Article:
Covid-19, a “Soft” Regulatory state approach and the Spanish Experience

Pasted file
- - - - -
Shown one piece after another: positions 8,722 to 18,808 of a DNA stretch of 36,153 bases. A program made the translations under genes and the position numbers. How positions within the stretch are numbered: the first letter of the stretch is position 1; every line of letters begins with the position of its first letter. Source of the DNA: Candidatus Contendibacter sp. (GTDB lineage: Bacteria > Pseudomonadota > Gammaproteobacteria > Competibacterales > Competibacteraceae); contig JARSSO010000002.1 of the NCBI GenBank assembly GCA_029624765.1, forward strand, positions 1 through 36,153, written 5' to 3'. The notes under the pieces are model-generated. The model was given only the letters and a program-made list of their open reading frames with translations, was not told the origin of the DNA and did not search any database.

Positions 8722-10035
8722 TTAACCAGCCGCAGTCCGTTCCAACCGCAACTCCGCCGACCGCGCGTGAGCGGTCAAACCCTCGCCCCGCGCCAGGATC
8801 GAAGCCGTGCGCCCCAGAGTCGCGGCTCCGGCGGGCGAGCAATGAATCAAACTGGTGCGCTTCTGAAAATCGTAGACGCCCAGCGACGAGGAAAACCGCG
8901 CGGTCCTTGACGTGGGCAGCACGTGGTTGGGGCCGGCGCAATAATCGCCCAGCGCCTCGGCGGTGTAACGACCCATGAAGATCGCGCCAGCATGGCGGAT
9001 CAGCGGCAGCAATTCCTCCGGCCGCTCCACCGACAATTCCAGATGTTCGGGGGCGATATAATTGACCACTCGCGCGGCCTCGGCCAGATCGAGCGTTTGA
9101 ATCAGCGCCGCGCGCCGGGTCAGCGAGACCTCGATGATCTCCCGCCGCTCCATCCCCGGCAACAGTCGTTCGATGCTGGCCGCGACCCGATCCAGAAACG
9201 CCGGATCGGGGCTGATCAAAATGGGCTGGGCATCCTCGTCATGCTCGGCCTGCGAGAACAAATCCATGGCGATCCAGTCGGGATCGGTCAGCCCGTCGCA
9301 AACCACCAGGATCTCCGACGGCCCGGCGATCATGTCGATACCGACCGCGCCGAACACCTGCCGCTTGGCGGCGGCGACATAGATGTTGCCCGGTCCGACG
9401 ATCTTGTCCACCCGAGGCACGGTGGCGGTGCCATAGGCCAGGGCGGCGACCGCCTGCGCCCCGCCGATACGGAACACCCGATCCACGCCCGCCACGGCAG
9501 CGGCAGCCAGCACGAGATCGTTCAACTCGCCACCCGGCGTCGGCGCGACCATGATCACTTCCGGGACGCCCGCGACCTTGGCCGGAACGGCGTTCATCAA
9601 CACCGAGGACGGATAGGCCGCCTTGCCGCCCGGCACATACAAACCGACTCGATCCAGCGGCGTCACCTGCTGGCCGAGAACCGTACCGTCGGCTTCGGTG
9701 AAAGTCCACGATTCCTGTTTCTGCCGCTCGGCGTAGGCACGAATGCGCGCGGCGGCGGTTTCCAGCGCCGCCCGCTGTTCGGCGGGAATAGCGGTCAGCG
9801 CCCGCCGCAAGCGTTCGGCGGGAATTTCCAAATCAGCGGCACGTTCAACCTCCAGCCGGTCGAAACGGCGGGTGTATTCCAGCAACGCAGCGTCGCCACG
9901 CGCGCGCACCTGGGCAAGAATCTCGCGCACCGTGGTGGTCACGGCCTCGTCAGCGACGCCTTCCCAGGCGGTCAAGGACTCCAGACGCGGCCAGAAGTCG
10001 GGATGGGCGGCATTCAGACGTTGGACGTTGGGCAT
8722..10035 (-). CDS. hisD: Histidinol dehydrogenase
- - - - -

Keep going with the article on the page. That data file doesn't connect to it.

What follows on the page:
The Covid-19 crisis has rekindled the long-standing debate over the role of experts in policymaking. The pandemic is testing institutional frameworks throughout the world. This article explores the debate from an institutional perspective focusing on the EU and Spain. It analyses the EU’s common risk regulatory framework and then the institutional choices made to accommodate it. More specifically, the article explores the institutional proposal of the EU to address threats to human health, that is, its “soft” regulatory stance combining politics and expertise through consultative agencies. Then, the article analyses the Spanish management of the Covid-19 crisis and highlighting shortfalls of institutional design. In particular, the absence of an agency with reliable expertise, especially at the risk assessment stage, proved to be a disadvantage for crisis management in Spain because it opened space for intense crossfire and delegitimization. The contrast between the EU’s proposal and the Spanish experience managing the Covid-19 crisis shows that the “soft” regulatory model may be a suitable option for the design of institutional frameworks to address health threats.